SpaceX Completes Successful Crew Dragon Test of Astronaut Life Saving Escape System

Soaring on the power of an octet of SuperDrago engines, SpaceX successfully completed a critical rapid fire life-saving test of their Dragon crew capsules pad abort emergency escape system that would ignite in a split second to save the astronauts lives in the unlikely event of a failure of the Falcon 9 booster rocket at the Cape Canaveral launch pad.

The uncrewed SpaceX Crew Dragon roared swiftly skywards upon ignition of the test vehicle’s integrated SuperDraco engines at 9 a.m EDT this morning, Wednesday, May 6, for the mile high test conducted from the SpaceX Falcon 9 launch pad from a specially built platform at Space Launch Complex 40 (SLC-40) at Cape Canaveral Air Force Station, Florida.

A human-sized crash test dummy was seated inside for the test exercise which ended safely with a parachute assisted Atlantic Ocean splashdown after less than two minutes. There were no astronauts aboard.

The SuperDraco engines fired for approximately six seconds and accelerated the crew Dragon “from 0 to 100 mph in 1.2 seconds. It reached a top speed of about 345 mph,” said SpaceX CEO Elon Musk in a post test briefing.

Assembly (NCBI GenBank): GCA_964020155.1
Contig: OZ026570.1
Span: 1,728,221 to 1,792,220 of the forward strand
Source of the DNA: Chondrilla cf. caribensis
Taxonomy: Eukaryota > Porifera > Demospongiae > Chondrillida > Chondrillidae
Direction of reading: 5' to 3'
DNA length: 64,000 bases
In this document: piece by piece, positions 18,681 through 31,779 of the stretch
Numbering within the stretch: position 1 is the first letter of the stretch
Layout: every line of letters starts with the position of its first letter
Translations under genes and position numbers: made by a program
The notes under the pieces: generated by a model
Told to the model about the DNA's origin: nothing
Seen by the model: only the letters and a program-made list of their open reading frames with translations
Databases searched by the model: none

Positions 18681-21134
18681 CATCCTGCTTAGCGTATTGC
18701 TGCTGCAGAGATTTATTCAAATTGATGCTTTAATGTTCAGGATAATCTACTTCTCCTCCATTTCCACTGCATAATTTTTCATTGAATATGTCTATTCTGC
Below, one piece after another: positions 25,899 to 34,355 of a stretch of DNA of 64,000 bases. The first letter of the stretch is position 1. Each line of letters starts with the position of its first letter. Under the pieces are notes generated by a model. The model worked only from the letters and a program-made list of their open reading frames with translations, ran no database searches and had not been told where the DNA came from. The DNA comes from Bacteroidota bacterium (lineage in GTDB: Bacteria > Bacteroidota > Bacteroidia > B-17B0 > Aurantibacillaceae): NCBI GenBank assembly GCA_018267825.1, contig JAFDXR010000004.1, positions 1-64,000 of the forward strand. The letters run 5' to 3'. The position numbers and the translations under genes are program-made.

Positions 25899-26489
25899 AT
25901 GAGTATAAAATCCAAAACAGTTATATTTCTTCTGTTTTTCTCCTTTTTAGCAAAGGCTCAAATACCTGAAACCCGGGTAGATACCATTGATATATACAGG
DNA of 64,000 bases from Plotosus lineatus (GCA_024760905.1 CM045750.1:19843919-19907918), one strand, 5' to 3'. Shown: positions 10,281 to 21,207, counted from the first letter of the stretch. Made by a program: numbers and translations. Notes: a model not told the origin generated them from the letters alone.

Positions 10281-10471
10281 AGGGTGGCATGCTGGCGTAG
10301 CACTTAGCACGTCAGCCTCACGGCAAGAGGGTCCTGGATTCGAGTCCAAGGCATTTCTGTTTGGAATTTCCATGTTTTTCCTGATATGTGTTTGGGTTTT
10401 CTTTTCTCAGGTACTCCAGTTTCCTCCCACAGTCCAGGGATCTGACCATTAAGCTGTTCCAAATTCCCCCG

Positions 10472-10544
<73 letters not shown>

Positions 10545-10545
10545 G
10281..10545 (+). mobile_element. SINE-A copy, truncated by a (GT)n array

“This bodes quite well for the future of the program. I don’t want to jinx it, but this is really quite a good indication for the future of Dragon.” said Elon Musk.

“We hope to launch the first crews to the ISS within about two years, plus or minus six months.”

The side mounted escape engines mark a revolutionary change from the traditional top mounted launch escape system used previously in the Mercury, Apollo, Soyuz and Orion human spaceflight capsules. The space shuttle had no escape system beyond ejections seats used on the first four flights.

Dragon was mounted atop the finned trunk section for the test. The entire Dragon/trunk assembly was about 20 feet (5 meters) tall.

The test is a critical milestone towards the timely development of the human rated Dragon that NASA is counting on to restore the US capability to launch astronauts from US soil abroad US rockets to the International Space Station (ISS) as early as 2017.

“This is a critical step toward ensuring crew safety for government and commercial endeavors in low-Earth orbit,” said Kathy Lueders, manager of NASA’s Commercial Crew Program.